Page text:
The Big Question: What operational benefits and political motivation could help persuade utilities to install nutrient recovery systems?

WWi's technology comparison series continues with the topic of nutrient recovery solutions.

Big Question Ostara Steve W

WWi's technology comparison series continues with the topic of nutrient recovery solutions. With excess nutrients leading to Harmful algae blooms (HABs) and eutrophication, ultimately affecting utilities is now is the time for the adoption in modern technologies?

Closing the loop


Big Question Ostara Steve W

Steve Wirtel, senior vice president, Ostara

Utilities are looking for sustainable wastewater treatment solutions. Increasingly, utilities are implementing nutrient recovery systems to address environmental concerns and economic challenges, both with political impact.

Nutrient pollution is a matter of a dislocated resource: we need nutrients to grow the food we eat, but nutrients in the water environment cause oxygen deficiency and hypoxia (dead zones). Nutrient recovery systems prevent nutrients from being discharged into the water environment by recovering and returning them to the agronomic cycle.

From an operational point of view, nutrient recovery is essential to help a utility meet its effluent phosphorus limits. When biological phosphorus removal is combined with anaerobic digestion, a natural phenomenon occurs.

This returns most of the phosphorus removed in the activated sludge process back to the treatment plant in the solids handling liquid side stream. A vicious cycle occurs where phosphorus is removed, released, and returned.

Nutrient recovery breaks this cycle, replacing it with a virtuous cycle where phosphorus is removed, released, and recovered.

In addition, nutrient recovery avoids the use of costly, unsustainable chemicals.

Without nutrient recovery, a utility must add metal salts to tie up the dissolved phosphorus in the solids handling liquid side stream when biological phosphorus removal is combined with anaerobic digestion.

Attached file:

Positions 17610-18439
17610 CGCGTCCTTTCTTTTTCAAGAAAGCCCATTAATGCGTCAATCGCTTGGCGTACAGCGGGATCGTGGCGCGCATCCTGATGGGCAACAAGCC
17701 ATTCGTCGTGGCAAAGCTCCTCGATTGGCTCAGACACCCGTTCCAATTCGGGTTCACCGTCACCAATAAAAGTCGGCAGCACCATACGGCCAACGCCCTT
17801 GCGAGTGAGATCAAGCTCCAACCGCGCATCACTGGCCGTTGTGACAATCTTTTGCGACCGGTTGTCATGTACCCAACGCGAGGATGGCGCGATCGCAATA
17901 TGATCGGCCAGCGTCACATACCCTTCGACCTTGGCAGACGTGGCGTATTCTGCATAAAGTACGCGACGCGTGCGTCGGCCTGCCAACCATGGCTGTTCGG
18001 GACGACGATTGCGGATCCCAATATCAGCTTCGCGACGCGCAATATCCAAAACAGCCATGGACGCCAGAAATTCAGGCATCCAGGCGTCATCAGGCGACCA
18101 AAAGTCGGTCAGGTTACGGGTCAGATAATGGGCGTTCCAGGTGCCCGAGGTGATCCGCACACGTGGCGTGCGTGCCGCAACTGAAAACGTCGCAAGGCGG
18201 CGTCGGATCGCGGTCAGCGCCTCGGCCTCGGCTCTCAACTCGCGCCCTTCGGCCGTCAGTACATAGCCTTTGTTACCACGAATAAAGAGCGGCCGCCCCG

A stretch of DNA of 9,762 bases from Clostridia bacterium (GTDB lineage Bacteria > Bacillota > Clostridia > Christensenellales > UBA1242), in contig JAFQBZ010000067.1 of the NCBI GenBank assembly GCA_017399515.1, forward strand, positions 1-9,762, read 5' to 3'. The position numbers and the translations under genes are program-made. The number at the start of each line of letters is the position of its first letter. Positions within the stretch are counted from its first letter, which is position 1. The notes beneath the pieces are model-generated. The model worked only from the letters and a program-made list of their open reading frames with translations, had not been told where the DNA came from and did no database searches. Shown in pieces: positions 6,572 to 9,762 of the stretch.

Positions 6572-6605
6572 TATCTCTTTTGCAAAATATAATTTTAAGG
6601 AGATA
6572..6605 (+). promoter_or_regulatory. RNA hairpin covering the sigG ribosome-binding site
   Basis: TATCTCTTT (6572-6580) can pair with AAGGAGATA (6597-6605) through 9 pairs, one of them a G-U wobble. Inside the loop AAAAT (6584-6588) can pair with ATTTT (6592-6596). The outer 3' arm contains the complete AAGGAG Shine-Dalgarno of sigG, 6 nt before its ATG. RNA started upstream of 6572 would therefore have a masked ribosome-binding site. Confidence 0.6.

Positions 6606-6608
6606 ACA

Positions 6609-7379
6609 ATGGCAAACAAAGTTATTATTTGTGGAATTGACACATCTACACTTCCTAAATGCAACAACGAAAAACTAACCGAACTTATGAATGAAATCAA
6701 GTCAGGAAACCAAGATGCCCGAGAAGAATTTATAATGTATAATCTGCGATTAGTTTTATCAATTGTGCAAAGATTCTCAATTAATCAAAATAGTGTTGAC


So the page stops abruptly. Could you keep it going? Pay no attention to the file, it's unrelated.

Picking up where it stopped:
Instead of adding chemicals, nutrient recovery captures phosphorus and nitrogen in the side stream, converting a problem into a solution by producing a high value, slow release fertilizer.

In fact, utilities across North America are seeing the benefits of nutrient recovery and bringing millions of revenue dollars into their facilities. But more than just seeing the monetary value, they are "closing the loop" on a non-renewable resource that is in limited supply and is essential to all forms of life, specifically farming and food production.

Without phosphorus, nothing grows, but too much negatively impacts water quality. Nutrient recovery allows utilities to address water quality challenges and "upcycle" an essential nutrient for the highest beneficial re-use.

As utilities move away from wastewater treatment and disposal towards the more sustainable approach - used water recycling - nutrient recovery is becoming a key component of resource recovery facilities.

UTILITY APPLICATION: CITY of SASKATOON

When Saskatoon's H.M. Weir Wastewater Treatment Plant upgraded to bio-phosphorus removal, the plant experienced two critical problems: excessive struvite scale in their lagoon supernatant return pipeline and struvite build up in their digesters as "grit", according to Ostara. Eventually, the supernatant return line became completely plugged with struvite, isolating the lagoons from the treatment plant. In August 2013, the City built an Ostara Pearl Nutrient Recovery facility with the waste activated sludge stripping process (WASSTRIP) to recover internal phosphorus , solve the struvite problem and restore plant reliability. The process has reduced struvite build-up and plant maintenance issues; resulted in lower operating and maintenance costs; and, improved efficiency and reliability. The facility features a Pearl 2000 reactor, which has the annual production capacity of 730 tonnes of fertilizer.

Reducing discharge fees


Big Question Christian K

Dr Christian Kabbe, KompetenzZentrum Wassser Berlin